48. Had two hard drives for your computer
49. Visited all 10 provinces + 3 territories
50. Gone waterskiing
51. Taken care of someone who was shit faced
52. Had enough money to be truly satisfied
53. Had amazing friends
54. Danced with a stranger in a foreign country
55. Watched wild whales
56. Stolen a sign
57. Backpacked in Europe
58. Taken a road-trip
59. Been rock climbing
60. Lied to a foreign government's official in that country to avoid notice
61. Taken a midnight walk on the beach
62. Gone sky diving
63. Visited Ireland
64. Been heartbroken longer then you were actually in love
65. In a restaurant, sat at a stranger's table and had a meal with them
66. Visited Japan
67. Benchpressed your own weight
68. Milked a cow
69. Alphabetized your records
70. Pretended to be a superhero
71. Sung karaoke
72. Lounged around in bed all day
73. Posed nude in front of strangers
74. Scuba diving
75. Got it on to "Let's Get It On" by Marvin Gaye
76. Kissed in the rain
77. Played in the mud
78. Played in the rain
79. Gone to a drive-in theater
80. Done something you should regret, but don't
81. Visited the Great Wall of China
82. Discovered that someone who's not supposed to have known about your blog has discovered your blog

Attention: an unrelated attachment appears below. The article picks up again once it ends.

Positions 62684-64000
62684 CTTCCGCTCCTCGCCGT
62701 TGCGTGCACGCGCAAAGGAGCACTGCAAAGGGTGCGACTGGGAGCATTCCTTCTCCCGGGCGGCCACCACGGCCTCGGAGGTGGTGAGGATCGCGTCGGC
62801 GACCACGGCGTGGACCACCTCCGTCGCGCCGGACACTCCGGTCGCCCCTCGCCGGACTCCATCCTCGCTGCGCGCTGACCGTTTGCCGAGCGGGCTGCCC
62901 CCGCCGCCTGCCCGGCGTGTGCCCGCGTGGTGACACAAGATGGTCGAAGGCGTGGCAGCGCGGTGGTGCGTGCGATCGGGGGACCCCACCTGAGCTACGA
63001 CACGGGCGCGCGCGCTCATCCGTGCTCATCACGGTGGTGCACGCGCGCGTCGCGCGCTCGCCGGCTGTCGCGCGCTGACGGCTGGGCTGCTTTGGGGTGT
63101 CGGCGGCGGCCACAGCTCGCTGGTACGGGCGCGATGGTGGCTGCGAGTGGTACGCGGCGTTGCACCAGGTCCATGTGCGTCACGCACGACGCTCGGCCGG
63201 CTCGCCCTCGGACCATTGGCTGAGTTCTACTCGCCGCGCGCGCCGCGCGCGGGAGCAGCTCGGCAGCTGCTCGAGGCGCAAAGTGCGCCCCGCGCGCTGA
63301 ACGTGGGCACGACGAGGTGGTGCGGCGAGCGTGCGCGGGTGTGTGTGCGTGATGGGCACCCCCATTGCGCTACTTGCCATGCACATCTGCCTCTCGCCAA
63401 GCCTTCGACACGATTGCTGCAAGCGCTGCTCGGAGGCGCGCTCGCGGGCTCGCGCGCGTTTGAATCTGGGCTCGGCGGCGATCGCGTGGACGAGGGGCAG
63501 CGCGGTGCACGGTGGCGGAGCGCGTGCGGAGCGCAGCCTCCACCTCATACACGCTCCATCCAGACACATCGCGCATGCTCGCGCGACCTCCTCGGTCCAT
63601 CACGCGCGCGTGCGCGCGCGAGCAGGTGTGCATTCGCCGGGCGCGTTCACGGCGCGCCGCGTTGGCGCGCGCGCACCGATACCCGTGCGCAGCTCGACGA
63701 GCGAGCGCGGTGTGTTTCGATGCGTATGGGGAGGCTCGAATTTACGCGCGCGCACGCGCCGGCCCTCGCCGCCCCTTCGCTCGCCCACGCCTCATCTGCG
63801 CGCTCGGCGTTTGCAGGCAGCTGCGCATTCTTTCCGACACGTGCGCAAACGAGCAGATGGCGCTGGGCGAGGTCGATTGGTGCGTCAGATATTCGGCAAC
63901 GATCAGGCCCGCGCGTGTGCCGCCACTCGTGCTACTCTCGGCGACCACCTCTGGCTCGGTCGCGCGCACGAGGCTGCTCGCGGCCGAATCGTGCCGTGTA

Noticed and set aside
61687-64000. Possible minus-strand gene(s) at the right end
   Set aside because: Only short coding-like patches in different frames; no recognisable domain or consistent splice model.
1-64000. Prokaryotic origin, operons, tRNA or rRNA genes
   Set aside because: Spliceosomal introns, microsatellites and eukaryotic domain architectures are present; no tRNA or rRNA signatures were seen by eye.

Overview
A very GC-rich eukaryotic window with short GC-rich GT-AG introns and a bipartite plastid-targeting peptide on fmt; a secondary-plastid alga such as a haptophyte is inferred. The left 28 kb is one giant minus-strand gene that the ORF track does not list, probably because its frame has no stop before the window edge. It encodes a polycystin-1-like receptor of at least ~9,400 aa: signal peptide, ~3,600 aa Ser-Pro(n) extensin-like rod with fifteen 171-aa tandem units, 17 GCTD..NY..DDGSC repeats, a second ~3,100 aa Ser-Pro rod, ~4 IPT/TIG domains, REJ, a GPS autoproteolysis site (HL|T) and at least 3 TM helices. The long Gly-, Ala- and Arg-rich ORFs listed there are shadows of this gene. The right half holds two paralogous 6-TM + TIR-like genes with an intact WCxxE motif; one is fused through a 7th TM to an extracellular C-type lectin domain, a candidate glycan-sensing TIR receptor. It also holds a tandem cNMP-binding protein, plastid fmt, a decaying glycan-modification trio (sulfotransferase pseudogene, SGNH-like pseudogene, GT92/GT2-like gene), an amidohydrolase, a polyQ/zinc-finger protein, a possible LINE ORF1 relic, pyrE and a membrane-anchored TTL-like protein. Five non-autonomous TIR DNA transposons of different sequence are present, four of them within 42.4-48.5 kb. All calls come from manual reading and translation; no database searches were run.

83. Dropped Windows in favor of something better
84. Started a business
85. Fallen in love and not had your heart broken
86. Toured ancient sites
87. Taken a martial arts class
88. Swordfought for the honor of a woman
89. Played D&D for more than 6 hours straight
90. Gotten married
91. Been in a movie
92. Crashed a party
93. Loved someone you shouldn’t have
94. Kissed someone so passionately it made them dizzy
95. Gotten divorced
96. Had sex at the office
97. Gone without food for 5 days
98. Made cookies from scratch
99. Won first prize in a costume contest
100. Ridden a gondola in Venice
101. Gotten a tattoo
102. Found that the texture of some materials can turn you on
103. Rafted the Snake River
104. Been on a television news program as an "expert"